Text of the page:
What You Want Out of Your Partners
The recent purchase of the startup TaskRabbit by IKEA offers up a really great example of what happens when an idea finds its perfect corporate catalyst. Your organization is in a position to do something similar—as long as you do your homework.
Sometimes, a business story comes so far out of left field that you’re not sure what to think about it at first.
The tale of Swedish furniture giant IKEA acquiring startup TaskRabbit, a sharing-economy service that allows you to hire help for different tasks, was kind of like that. At least until you actually unpack it, that is.
IKEA, of course, is a great company, one that famously makes its furniture just a little bit cheaper by requiring its buyers to do most of the assembly—unless you want to hire an outside company to do it, one like, you guessed it, TaskRabbit. IKEA probably realized the acquisition was a natural opportunity to solve a problem with its existing business model.
As deals go, it’s certainly more obvious than Amazon buying Whole Foods. And, as Wired points out, this deal isn’t even actually unique. IKEA’s online-only competitor Wayfair partnered with a company called Handy, which offers a similar service to TaskRabbit, just this year.
Now, to be clear, these startups aren’t perfect. Handy had to make a high-profile recalibration of its culture last year because it was causing both internal and external problems. (For one thing, no HR department.)
TaskRabbit, meanwhile, changed its entire business model from something akin to eBay to something akin to Uber—and earned some battle scars in the process of that messy transition. (It also came out ahead!)
And the hired-help startups have each faced legal problems, problems that could worsen based on what happens in a federal trial involving a related sector: food delivery.
But I do think that the way these companies found willing collaborators in massive-yet-complementary firms highlights the ways that a good partnership can be found within the startup community. Not an acquisition—a partnership.
This year has admittedly been a weird one for startups. In the last 12 months, companies like Juicero and Bodega have found themselves the subject of unflattering press for having products that seemed to cost too much, over-relied on engineering (in the case of Juicero), and were insensitive to the product’s impact on the existing market (in the case of Bodega). Those are the ones that seem to get all of the attention. But, on the other hand, there are many other startups, be they small companies or fast-growers, that may have benefits to your organization given the right context.
It is important to point out what “partnering” really means, however. It doesn’t mean just downloading an app and using its software. It doesn’t mean getting attached to a piece of software that doesn’t have a business model. It means, when discovering an idea or tool you like, finding a tangible way to integrate it into your business—not only using a company’s tool, but publicly supporting it, sharing feedback with the firm, and turning the transaction into a partnership, not just an exchange of funds and services.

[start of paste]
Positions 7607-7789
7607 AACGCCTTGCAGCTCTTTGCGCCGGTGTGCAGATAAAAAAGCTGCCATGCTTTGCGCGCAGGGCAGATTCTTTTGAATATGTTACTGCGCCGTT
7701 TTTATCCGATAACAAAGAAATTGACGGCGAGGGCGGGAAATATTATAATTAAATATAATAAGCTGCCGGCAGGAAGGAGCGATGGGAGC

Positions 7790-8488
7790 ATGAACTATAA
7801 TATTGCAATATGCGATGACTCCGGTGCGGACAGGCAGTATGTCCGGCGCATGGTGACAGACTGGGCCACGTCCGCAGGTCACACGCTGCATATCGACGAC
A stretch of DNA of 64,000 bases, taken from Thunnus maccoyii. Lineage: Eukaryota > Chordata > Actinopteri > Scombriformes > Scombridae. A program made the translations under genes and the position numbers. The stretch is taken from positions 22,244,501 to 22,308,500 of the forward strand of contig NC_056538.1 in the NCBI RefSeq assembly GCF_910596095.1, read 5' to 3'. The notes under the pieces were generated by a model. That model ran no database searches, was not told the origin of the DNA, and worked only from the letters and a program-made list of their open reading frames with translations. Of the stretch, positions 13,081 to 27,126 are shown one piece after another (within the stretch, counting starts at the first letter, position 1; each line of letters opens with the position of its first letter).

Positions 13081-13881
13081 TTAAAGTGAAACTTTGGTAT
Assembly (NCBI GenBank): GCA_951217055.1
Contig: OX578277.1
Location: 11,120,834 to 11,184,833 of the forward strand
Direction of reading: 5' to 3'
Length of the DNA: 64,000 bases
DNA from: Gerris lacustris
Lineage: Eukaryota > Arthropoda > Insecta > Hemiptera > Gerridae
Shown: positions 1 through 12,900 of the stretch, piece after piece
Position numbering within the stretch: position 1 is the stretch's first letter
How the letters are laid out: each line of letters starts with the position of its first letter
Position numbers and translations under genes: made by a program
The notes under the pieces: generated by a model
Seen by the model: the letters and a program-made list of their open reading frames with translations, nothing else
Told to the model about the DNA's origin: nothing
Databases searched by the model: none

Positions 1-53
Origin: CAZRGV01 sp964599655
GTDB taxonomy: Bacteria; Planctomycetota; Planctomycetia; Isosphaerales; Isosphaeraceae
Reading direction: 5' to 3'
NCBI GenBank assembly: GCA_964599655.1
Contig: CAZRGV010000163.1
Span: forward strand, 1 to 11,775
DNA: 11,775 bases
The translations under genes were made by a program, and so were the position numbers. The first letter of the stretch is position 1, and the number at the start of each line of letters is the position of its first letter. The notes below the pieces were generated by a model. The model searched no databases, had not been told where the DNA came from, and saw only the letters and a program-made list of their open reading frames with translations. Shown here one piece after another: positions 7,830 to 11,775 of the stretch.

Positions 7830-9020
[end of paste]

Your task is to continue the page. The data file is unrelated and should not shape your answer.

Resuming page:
This is what IKEA did. Last year, the company actually partnered with TaskRabbit in the startup’s one international market, London, making it the standard way to get someone else to build your Knislinge sofa. The partnership apparently worked so well that IKEA took the relationship a bit deeper.
Forbes contributor Blake Morgan, a customer experience futurist, notes that the approach might even give IKEA a more personal touch in the future.
“Ikea can now use TaskRabbit to spend more time with customers in their homes. Ikea can help customers build furniture—and a variety of related tasks,” she wrote. “It seems to be more profitable for Ikea to ship these large cases of disassembled pieces all over the globe, and have local gig economy workers put it together in the customer’s home.”
That’s not to say your organization will love something so much that you’ll jump into acquisition talks. That said, I think that, as great as it is to build something internally, there may be even better ideas happening outside of your doors—ideas that your organization could make better by either putting them in front of the right people or by leveraging that technology internally.
Maybe it means you spend a little more time hanging around the 1776 startup incubator, which has become a favorite of both associations and their more established corporate partners. Maybe it means doing a few demos or getting someone on the phone.
But if your organization wants to continue to evolve, it’s important to look around for great ideas and then use those ideas to drive your decision-making process.
Because, hey, you might just get lucky and find a partner with just the right tools to get the job done.
(Tommy Alvén/iStock Editorial/Getty Images Plus)